February is the start of a new gardening season

The best advice I can give right now is to watch the weather and try to make sure you can get out and work on those beautiful days we usually have in February. This week it went from a springtime 70 degrees to around 10 degrees with rain, ice, snow and very cold winds in many places almost overnight. At least we finally got some rain. Cold, dry winters are very hard on plants, and we won’t be able to assess the damage until things start to turn green in a few weeks. We just have to be thankful we didn’t have a tornado.

Spring sowing times are quite forgiving in southern Oklahoma. Now you can plant onion seedlings as soon as the weather is nice and the soil is not too wet. My favorite onions for southern Oklahoma are Texas Sweet 1015. The average last frost date for southern Oklahoma is April 15th. If you want to make sure you’re growing the plants you love, seeds of cool season crops such as broccoli, cauliflower, cabbage, Swiss chard, lettuce and turnips can be sown indoors. or in a greenhouse eight weeks before the date of the last frost. Warm season crops such as peppers, eggplants and tomatoes can be started six weeks before the last frost date. Local nurseries will soon receive plants for spring planting as well. They already have onion plants and seed potatoes.

It’s a good time to prune shrubs and deciduous trees. Not only is it easier to see what you’re doing and get to it since the leaves are off, but pruning just before new growth begins is the safest time for plants. Never remove more than a third of a plant at a time. Prune for plant health by first removing broken, diseased and crossed branches. Prune trees with branches that make walking or mowing difficult. It’s hard enough to mow in August without getting hit in the face with low growth limbs. If you are removing larger branches, use the 3-cut method. Undercut the limb about 8 inches from the trunk and about a third of the way into the limb. Then make a second cut an inch or two after the first cut to remove the branch and a third cut on the outside of the branch collar next to the trunk, not flush with the trunk. This will prevent the limb from splitting and damaging the trunk and will help it heal without disease or insect damage. Do not apply a bandage or anything else to the cut; let nature do the healing. Whatever you do, don’t top or denigrate a tree. This is the unsightly and damaging procedure used to cut down trees under power lines and results in weak and rapid tree growth, slow decline and eventual death.

The number one cardinal rule of pruning: you will not commit pancake murder! Never cut down a crepe myrtle plant. Better to leave them alone and do nothing at all than to ruin one of the most beautiful trees in the South. You can wait until late February or March to prune crape myrtles because they are “late”. ruin crepe myrtles.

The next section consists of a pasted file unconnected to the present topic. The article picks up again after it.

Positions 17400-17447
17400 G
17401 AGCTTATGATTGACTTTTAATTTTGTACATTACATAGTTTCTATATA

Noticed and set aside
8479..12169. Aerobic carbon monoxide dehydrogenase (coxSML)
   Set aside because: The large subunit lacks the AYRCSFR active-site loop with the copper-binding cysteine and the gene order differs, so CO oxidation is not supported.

This is the perfect time to fill your beds with compost. The compost will nourish the soil and the plants. Compost improves the tillage of sandy or clay soils. It’s called “garden‘s gold” for a reason.

This is a good time to add a 3-4 inch layer of mulch around anything that doesn’t already have it. Organic bark mulches are best and moderate soil temperatures, retain moisture, reduce weed growth, help control erosion, “feed” the soil as it breaks down and changes in compost, and they look good. Don’t buy the cheap dyed mulches which can contain all sorts of harmful ingredients and are often made from old crushed pallets which can contain arsenic and other harmful chemicals which leach into the soil and are absorbed by plant roots.

Prune spring-flowering shrubs like forsythia immediately after flowering. You’re going for a natural, arched shape, not a geometric or lollipop-like object that belongs in Disney World or the Wizard of Oz. The way to maintain natural beauty is to remove a third of the oldest and largest branches down to ground level each year. This will keep the shrub’s beautiful natural shape with plenty of blooms each spring. This pruning method works for all shrubs, including shrub roses. Get good protective gloves, wear long sleeves and use long handled loppers. Now crawl just under the shrub where you can access it and cut off 1/3 of the oldest branches at ground level. You will be amazed at how much smaller, better and healthier the shrub looks.

Take a gardening class. The best information about which plants will grow well in your area and which will not at all comes from local gardeners who have learned from experience. The climate of southern Oklahoma, especially south of the Arbuckles, is unique and unpredictable and makes gardening interesting, frustrating and amazing. Betty Sue Tow and I will teach Gardening and landscaping at Southern Tech for the spring semester. Together we killed many plants and learned first hand what, when, where and how to grow plants in southern Oklahoma. Call Southern Tech to register at 580-223-2070. We would love for you to join us and create gardening memories. Happy gardening!

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